Fraudulent entities can steal an artist’s music and then leech royalties by buying streams from illegal third parties and faking usage numbers using illegal bots and “Streaming farms.” These are similar to click farms, where robots or workers inflate social media metrics (such as likes and follows) and artificially inflate the number of listens accrued by a song. If a song garners enough listeners it makes it onto popular and trending playlists, thus attracting more genuine listeners. Enough streams might also push it to the top of the charts because many charting companies now count Spotify listens as “purchases.” If bands don’t own the copyright to their name, generic musicians can seize the opportunity to release their own music under the same name as the big acts. Or, they can release an album of generic music with a similar title to a record by a big name. In the hours after folklore was announced, for instance, there were dozens of “folklore” playlists and records.
Spotify also has something called the “Discovery Mode” program. This allows labels to discount selected parts of their catalog in return for increased promotion via Radio and Autoplay. Essentially this is pay-for-play designed to increase the power of large music corporations to disseminate their music while decreasing the clout of indie services and small distributors. Individual artists? Good luck.
We’ve been told worshipful things about sophisticated algorithms that use listener preferences to connect listeners to music they would otherwise not know about. The truth is, when listeners outsource their listening to streaming organizations, as they commonly do, they are often directed to music that has been selected to fatten up someone’s bottom line, not to enrich and expand their musical lives.
Streaming services operate with a system called a “shared pool” model, which splits all income according to the total number of streams. All of these underhanded methods — fake artists and streams, streaming farms, cozy deals with mega producers, etc — combine to ensure that real musicians with honest streams don’t receive the royalties that they deserve.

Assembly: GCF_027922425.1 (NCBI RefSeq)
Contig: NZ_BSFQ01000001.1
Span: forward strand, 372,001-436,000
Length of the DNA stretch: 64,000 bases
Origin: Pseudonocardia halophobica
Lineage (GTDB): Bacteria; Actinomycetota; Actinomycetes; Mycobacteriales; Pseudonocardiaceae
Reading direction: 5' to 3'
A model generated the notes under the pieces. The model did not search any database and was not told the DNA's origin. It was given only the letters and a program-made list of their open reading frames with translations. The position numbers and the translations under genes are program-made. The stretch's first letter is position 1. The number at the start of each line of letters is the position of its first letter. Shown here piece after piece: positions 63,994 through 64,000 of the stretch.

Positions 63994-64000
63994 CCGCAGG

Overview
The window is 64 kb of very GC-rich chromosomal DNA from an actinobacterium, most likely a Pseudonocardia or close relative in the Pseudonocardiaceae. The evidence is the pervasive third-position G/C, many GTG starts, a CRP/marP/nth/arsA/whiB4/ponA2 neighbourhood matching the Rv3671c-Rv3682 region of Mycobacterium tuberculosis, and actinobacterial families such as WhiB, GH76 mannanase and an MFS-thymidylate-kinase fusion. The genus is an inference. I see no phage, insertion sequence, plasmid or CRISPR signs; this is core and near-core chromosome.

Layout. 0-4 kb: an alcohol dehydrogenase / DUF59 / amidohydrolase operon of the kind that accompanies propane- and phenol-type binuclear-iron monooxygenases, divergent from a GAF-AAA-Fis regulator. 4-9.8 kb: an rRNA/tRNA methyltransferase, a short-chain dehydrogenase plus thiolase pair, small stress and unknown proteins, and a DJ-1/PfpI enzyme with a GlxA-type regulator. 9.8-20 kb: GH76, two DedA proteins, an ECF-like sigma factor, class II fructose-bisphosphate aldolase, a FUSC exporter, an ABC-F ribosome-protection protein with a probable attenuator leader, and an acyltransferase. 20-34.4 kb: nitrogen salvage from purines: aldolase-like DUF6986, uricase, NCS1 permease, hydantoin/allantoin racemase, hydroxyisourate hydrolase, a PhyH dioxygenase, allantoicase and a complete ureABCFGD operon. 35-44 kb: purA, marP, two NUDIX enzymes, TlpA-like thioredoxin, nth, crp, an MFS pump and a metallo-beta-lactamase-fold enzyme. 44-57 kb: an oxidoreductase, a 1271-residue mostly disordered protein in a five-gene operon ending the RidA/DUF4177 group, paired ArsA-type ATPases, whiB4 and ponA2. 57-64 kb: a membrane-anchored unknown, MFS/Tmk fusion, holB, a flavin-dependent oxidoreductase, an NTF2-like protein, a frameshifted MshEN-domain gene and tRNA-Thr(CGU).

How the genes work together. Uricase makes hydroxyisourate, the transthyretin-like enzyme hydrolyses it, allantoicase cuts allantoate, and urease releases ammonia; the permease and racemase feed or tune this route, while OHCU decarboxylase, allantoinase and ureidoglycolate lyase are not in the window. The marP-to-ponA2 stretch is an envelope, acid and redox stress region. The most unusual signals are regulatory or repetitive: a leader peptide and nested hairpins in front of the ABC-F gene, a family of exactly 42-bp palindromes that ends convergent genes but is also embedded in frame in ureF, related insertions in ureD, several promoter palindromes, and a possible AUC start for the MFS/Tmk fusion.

Of course, the writers who crank out this music deserve to make a living and undoubtedly this is a welcome income stream for those who might not otherwise be able to survive in the music business. However, they are part of a corrosive pattern of deception that should no longer be ignored. A long list of artists has left Spotify — Neil Young, Joni Mitchell, Nils Lofgren, Brené Brown and others. But this was because of Spotify’s relationship with controversial yakker Joe Rogan, not in response to the tactics under consideration here, strategies that strongly impact lesser known artists. It is time for high profile musicians to help bring these perfidious arrangements to light, if only to protect themselves in the future. Music consumers should also be aware of what is happening behind the scenes and hold these services to account. Some individual bad actors are responsible for the problem, but there is no questioning longitudinal collusion between corporations, of the sort that should be investigated because they violate anti-trust laws. Anti-trust legislation was originally used to break up the Standard Oil Trust, but later, and more germanely, it was drawn on to force movie studios to divest their ownership of movie theaters.
The decreasing application of anti-trust laws is often said to have been done in order to protect the “free market.” Tell me, please — how free is this market?
Steve Provizer writes on a range of subjects, most often the arts. He is a musician and blogs about jazz here.